Turnagain Pass Avalanche Forecast RSS

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ARCHIVED FORECAST - All forecasts expire after 24 hours from the posting date/time.
Issued
Thu, December 1st, 2022 - 7:00AM
Expires
Fri, December 2nd, 2022 - 7:00AM
Forecaster
John Sykes
Avalanche risk The Bottom Line

The avalanche danger is MODERATE above 1000′ today. Light snow on the surface combined with NW outflow winds will form fresh wind slabs up to 1′ deep in upper elevation areas and in areas exposed to gap winds. Human triggered avalanches are possible and natural avalanches are unlikely. Above 3000′ there is a weak layer on the ground that could produce larger avalanches 2-4′ deep. Below 1000′ the avalanche danger is LOW.

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Thu, December 1st, 2022
Alpine
Above 2,500'
Moderate (2)
Avalanche risk
Treeline
1,000'-2,500'
Moderate (2)
Avalanche risk
Below Treeline
Below 1,000'
Low (1)
Avalanche risk
Alpine
Above 2,500'
Avalanche risk
Moderate (2)
Treeline
1,000'-2,500'
Avalanche risk
Moderate (2)
Below Treeline
Below 1,000'
Avalanche risk
Low (1)
Danger Scale:
No Rating (0)
Low (1)
Moderate (2)
Considerable (3)
High (4)
Extreme (5)
Recent Avalanches

The last known avalanche activity was small natural wind slabs triggered during the last outflow wind event 5 days ago.

Avalanche Problem 1
  • Wind Slabs
    Wind Slabs
  • Aspect/Elevation
  • Almost Certain
    Very Likely
    Likely
    Possible
    Unlikely
    Likelihood
  • Historic (D4-5)
    Very Large (D3)
    Large (D2)
    Small (D1)
    Size
Wind Slabs
Wind Slab avalanches are the release of a cohesive layer of snow (a slab) formed by the wind. Wind typically transports snow from the upwind sides of terrain features and deposits snow on the downwind side. Wind slabs are often smooth and rounded and sometimes sound hollow, and can range from soft to hard. Wind slabs that form over a persistent weak layer (surface hoar, depth hoar, or near-surface facets) may be termed Persistent Slabs or may develop into Persistent Slabs.

Aspect/Elevation of the Avalanche Problem
Specialists develop a graphic representation of the potential distribution of a particular avalanche problem across the topography. This aspect/elevation rose is used to indicate where the particular avalanche problem is thought to exist on all elevation aspects. Areas where the avalanche problem is thought to exist are colored grey, and it is less likely to be encountered in areas colored white.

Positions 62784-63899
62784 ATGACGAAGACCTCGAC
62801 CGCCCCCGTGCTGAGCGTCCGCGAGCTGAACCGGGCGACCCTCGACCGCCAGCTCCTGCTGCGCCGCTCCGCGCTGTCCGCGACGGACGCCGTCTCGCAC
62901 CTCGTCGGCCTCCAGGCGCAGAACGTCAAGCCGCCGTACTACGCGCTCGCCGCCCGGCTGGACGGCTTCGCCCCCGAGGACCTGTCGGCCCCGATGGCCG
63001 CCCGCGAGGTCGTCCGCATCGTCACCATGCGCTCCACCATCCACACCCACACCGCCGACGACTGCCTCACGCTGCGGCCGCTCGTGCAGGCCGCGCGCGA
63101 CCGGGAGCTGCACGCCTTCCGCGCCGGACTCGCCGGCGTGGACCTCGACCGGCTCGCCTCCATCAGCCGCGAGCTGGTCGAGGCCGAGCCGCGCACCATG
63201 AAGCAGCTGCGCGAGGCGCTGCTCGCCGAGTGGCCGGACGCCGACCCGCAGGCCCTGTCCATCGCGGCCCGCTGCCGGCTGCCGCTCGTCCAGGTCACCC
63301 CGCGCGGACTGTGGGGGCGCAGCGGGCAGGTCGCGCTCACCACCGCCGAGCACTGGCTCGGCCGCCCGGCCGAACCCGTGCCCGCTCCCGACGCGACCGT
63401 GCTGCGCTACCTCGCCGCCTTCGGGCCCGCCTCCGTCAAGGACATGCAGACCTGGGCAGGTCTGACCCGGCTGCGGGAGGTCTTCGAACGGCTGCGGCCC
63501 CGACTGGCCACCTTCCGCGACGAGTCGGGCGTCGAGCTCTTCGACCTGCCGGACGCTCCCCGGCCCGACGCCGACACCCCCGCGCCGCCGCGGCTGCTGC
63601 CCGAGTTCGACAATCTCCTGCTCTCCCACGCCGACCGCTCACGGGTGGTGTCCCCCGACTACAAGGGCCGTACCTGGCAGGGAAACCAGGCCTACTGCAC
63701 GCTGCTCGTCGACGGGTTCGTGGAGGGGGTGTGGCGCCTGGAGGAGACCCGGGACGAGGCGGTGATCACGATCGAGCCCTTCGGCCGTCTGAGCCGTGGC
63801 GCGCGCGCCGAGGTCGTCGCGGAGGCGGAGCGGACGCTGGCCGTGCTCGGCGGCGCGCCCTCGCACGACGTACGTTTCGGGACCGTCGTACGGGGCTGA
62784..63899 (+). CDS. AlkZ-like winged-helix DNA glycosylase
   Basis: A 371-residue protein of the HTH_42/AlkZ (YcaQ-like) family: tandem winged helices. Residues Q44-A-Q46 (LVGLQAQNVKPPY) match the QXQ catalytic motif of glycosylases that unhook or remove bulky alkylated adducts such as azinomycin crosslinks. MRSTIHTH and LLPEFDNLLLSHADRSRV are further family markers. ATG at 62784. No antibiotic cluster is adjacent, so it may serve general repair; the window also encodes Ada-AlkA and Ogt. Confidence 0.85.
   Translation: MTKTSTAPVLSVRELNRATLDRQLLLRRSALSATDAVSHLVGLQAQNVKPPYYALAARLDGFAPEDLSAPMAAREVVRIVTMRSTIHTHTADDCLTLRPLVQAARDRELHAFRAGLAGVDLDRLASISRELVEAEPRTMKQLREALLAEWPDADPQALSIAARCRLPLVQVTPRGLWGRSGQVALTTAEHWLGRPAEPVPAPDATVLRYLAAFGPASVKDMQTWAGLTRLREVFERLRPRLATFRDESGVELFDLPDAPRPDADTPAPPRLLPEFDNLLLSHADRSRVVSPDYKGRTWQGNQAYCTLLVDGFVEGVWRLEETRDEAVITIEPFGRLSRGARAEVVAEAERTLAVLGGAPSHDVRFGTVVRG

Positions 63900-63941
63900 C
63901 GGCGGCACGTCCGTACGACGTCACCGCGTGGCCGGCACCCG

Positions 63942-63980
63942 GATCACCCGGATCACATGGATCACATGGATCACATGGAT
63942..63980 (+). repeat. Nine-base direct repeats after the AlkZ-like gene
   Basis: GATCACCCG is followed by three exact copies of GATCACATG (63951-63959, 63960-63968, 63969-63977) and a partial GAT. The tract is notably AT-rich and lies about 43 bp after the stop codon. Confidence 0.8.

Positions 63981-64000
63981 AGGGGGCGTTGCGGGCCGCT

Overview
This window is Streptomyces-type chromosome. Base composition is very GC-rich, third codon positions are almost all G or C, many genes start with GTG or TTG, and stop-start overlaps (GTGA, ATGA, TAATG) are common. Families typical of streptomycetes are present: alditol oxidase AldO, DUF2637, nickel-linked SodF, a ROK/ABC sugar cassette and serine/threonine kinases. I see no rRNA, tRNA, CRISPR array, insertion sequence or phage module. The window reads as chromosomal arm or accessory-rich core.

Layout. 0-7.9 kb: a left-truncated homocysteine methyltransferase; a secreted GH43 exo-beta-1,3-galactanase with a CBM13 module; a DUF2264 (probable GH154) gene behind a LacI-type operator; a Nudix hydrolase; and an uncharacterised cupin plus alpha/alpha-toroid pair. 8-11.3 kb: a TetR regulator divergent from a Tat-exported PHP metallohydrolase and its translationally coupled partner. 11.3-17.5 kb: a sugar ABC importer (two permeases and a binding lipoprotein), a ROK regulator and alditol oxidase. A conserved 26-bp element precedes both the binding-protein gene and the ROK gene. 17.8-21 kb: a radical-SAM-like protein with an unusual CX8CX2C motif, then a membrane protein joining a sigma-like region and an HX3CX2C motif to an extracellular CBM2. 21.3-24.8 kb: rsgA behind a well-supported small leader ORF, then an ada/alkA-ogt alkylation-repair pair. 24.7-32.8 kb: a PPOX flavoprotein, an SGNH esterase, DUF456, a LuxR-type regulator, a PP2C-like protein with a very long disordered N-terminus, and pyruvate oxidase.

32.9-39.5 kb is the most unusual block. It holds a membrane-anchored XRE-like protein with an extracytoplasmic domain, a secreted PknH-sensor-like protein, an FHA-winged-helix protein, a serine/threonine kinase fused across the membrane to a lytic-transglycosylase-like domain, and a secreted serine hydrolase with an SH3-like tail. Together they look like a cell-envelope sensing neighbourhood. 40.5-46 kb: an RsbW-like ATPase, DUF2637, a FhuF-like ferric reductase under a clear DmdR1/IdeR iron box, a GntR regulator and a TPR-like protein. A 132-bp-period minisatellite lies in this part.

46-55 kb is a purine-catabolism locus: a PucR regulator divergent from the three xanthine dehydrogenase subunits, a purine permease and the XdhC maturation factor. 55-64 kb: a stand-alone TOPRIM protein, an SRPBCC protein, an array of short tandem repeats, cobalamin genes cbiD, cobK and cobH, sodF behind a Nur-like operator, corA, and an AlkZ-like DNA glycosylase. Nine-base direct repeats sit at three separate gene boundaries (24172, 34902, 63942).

Likelihood of Avalanches
Terms such as "unlikely", "likely", and "certain" are used to define the scale, with the chance of triggering or observing avalanches increasing as we move up the scale. For our purposes, "Unlikely" means that few avalanches could be triggered in avalanche terrain and natural avalanches are not expected. "Certain" means that humans will be able to trigger avalanches on many slopes, and natural avalanches are expected.

Size of Avalanches
Avalanche size is defined by the largest potential avalanche, or expected range of sizes related to the problem in question. Assigned size is a qualitative estimate based on the destructive classification system and requires specialists to estimate the harm avalanches may cause to hypothetical objects located in the avalanche track (AAA 2016, CAA 2014). Under this schema, "Small" avalanches are not large enough to bury humans and are relatively harmless unless they carry people over cliffs or through trees or rocks. Moving up the scale, avalanches become "Large" enough to bury, injure, or kill people. "Very Large" avalanches may bury or destroy vehicles or houses, and "Historic" avalanches are massive events capable of altering the landscape.

Signal Word Size (D scale) Simple Descriptor
Small 1 Unlikely to bury a person
Large 2 Can bury a person
Very Large 3 Can destroy a house
Historic 4 & 5 Can destroy part or all of a village
More info at Avalanche.org